History

🇫🇷 Day 5 - Bittersweet Auxerre

The 4th largest city in Burgundy and the capital of the Yonne department, Auxerre is a beautiful place about an hour's drive from Asquins. Last year it was significantly longer due to the wee bridge at Blannay being shut due to construction works. This year though, we are straight through. It's a nice jaunt up to Auxerre through a tunnel and rolling hillside, arriving in Auxerre through a nice tree flanked road revealing the multiple cathedrals and churches on the south edge of the river Yonne.We got ourselves parked in the usual place, underneath the dense trees that sit beside the river, and walked towards the bridge that crosses; there seemed to be a lot of photographers pointing their cameras so I wanted to see what the fuss was about. Turns out quite a lot; standing on the zenith of the footbridge reveals the magnificent water front.
And so it is, 2 days later, I am still lying flat out and icing my back every 20 minutes. It's getting better and I'm starting to feel a little less like my mobility is gone forever. But it's going to be a bit of a struggle for the rest of the holiday, unless the inflammation dies completely and miracle of miracles I get my back strengthened again. I doubt it but if I can at least get out and about I will be happy. To spend the rest of this holiday lying down, sweating buckets and watching Netflix would be a travesty.

Sentinels of the Sea

I'm on a bit of a book spree at the minute; some about colour, some about historical airships, and some about magnificent achievements, in particular my continued obsession with Lighthouses. I don't know why I'm so interested in these bygone instruments of safety; perhaps it's the human spirit element or the loneliness. There's something romantic about the thought of an isolated protector of life, keeping courageous ships from foundering on invisible rocks.Anyway I stumbled upon the book Sentinels of the Sea whilst looking for books on the Bell Rock lighthouse in the National Museum last weekend and it looked, from the various pictures of inside, like a fascinating insight into the history and construction of not just Scotland's lighthouses but worldwide. Sure enough, it's really quite amazing with hundreds of really detailed reproductions of the original plans and sketches for these towers of light. Beside each one is an explanation and brief history of why and where this particular design was built.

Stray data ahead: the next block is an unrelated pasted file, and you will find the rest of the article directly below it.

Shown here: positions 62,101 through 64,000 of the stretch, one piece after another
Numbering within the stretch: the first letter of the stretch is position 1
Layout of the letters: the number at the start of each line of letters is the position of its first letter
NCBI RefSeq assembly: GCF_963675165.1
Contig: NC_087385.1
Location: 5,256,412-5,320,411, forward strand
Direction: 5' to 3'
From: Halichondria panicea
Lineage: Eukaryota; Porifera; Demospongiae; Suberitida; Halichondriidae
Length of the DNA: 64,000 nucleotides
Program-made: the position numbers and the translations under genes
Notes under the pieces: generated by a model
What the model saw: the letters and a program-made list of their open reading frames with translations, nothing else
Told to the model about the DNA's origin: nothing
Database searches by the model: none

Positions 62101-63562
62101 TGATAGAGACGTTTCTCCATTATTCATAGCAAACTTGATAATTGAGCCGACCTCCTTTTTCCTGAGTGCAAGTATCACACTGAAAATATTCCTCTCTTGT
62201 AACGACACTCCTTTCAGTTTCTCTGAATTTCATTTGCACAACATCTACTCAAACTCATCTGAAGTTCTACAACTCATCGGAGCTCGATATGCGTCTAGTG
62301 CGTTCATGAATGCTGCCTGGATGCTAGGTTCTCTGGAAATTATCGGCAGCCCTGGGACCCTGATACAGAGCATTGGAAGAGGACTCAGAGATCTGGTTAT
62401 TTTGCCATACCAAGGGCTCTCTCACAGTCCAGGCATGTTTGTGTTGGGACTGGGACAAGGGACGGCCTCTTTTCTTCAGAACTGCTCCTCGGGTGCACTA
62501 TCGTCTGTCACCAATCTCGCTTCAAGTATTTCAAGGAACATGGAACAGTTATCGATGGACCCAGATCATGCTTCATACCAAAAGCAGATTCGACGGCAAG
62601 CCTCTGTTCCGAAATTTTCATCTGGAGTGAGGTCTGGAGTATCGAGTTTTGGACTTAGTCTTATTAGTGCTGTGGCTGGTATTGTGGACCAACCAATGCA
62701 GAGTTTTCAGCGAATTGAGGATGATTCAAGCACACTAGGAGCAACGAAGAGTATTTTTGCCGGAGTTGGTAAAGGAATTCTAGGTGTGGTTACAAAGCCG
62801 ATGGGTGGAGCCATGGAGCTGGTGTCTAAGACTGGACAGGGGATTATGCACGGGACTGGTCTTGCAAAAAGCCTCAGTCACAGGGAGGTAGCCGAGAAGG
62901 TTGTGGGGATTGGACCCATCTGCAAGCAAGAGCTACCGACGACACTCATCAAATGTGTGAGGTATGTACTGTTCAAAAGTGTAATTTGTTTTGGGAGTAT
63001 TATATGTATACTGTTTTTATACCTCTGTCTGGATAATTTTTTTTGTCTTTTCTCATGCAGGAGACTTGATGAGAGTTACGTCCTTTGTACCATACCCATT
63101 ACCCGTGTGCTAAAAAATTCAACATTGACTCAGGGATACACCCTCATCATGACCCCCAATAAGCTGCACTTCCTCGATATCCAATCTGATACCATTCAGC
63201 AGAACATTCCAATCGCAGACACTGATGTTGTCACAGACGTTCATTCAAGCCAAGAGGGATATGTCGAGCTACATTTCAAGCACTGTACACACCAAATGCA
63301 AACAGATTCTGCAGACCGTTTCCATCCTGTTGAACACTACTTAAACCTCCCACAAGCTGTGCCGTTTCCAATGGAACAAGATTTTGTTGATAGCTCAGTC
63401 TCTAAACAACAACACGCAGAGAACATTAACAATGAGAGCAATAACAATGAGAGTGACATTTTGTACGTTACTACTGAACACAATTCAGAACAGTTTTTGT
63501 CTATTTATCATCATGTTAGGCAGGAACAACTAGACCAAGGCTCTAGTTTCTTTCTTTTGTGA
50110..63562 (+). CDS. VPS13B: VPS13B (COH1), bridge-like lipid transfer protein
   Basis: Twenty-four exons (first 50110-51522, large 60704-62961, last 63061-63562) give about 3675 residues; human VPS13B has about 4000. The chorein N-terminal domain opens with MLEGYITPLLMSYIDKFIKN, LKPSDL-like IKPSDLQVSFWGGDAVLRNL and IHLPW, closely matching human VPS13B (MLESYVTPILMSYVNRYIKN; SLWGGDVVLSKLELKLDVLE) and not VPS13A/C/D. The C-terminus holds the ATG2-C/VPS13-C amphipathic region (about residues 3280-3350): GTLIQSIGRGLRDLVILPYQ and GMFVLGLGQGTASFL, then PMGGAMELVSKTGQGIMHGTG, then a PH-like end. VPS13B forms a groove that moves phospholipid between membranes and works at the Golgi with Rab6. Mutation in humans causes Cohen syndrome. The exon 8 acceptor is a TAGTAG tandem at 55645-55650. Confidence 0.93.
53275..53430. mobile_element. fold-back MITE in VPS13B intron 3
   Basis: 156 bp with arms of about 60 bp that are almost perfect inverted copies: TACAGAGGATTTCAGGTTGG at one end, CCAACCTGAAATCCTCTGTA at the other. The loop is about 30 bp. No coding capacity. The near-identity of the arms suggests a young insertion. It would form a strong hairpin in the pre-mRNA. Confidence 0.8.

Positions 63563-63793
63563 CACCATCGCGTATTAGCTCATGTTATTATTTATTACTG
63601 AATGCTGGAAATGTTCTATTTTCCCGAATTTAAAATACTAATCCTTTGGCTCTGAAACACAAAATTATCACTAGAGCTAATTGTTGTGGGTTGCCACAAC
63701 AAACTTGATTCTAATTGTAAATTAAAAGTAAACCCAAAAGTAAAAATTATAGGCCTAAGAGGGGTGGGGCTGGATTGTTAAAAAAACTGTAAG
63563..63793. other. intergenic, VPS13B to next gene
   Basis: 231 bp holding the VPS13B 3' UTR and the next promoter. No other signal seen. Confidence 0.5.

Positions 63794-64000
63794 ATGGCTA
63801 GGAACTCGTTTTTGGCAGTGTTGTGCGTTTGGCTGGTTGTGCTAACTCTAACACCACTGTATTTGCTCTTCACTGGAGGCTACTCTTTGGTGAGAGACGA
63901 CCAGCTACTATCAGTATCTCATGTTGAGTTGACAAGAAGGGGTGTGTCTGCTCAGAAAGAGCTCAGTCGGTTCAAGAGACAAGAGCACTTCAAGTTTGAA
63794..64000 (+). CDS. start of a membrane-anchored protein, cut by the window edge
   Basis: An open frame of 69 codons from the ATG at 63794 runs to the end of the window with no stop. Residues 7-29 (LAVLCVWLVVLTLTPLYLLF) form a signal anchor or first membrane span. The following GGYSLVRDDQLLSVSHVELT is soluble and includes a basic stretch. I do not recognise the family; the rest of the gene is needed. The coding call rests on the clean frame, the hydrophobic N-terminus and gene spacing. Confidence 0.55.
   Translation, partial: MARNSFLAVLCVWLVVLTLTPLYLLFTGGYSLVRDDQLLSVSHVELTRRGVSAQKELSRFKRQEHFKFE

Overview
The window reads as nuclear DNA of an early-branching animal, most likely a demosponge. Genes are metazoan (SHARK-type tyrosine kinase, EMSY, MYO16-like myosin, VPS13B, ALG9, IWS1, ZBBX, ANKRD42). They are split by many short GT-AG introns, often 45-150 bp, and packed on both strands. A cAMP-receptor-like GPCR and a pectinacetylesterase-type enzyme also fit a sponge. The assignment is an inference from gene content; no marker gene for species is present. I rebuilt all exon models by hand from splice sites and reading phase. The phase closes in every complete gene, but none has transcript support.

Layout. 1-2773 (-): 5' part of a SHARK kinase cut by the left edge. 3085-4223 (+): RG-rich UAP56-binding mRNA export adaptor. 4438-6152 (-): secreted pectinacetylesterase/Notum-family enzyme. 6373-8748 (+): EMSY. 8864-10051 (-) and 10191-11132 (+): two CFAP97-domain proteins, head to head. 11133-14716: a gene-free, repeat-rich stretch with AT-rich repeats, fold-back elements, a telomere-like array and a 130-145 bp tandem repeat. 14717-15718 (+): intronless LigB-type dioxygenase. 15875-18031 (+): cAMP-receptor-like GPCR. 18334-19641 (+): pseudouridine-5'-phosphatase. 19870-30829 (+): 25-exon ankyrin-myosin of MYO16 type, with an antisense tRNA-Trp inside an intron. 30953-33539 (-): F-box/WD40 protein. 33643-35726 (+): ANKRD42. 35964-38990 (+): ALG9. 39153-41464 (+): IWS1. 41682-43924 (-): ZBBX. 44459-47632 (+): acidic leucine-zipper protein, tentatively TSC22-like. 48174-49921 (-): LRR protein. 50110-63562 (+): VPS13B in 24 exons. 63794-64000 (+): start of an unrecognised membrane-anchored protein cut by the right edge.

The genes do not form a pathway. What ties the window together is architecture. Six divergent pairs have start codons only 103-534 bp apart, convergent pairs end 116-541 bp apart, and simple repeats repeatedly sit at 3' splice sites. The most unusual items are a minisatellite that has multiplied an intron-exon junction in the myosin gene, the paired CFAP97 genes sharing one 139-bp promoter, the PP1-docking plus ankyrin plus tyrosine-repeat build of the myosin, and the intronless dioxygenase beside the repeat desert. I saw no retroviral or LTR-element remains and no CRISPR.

Rainy Saturday

We had planned to head through to Glasgow today to visit the science museum. I awoke early, by which I mean I was awoken with a kick to the head and a grumpy stomp to the toilet. I was getting the loaf I prepared yesterday into the oven for lunch today, so got semi-dressed and down to get the oven on and lodge pan in. Back up to be for a little heat off the tiny person-shaped water bottle before heading for breakfast. It was then Mrs asked if I'd seen the fire. For the second time in the past 4 years the Glasgow School of Art was ablaze, only this time it looked far more intense and somewhat insurmountable. What a travesty. I'd never been in to the building but revered it nonetheless. Emma was a bit more down about it, as she was familiar with the building and the renovations that were in progress. It took a wee dampener from our trip through to Glasgow and after a few mis-fires we decided to head to the National Museum of Scotland, in our Capital, once the bread was baked, sandwiches made and we were ready to go.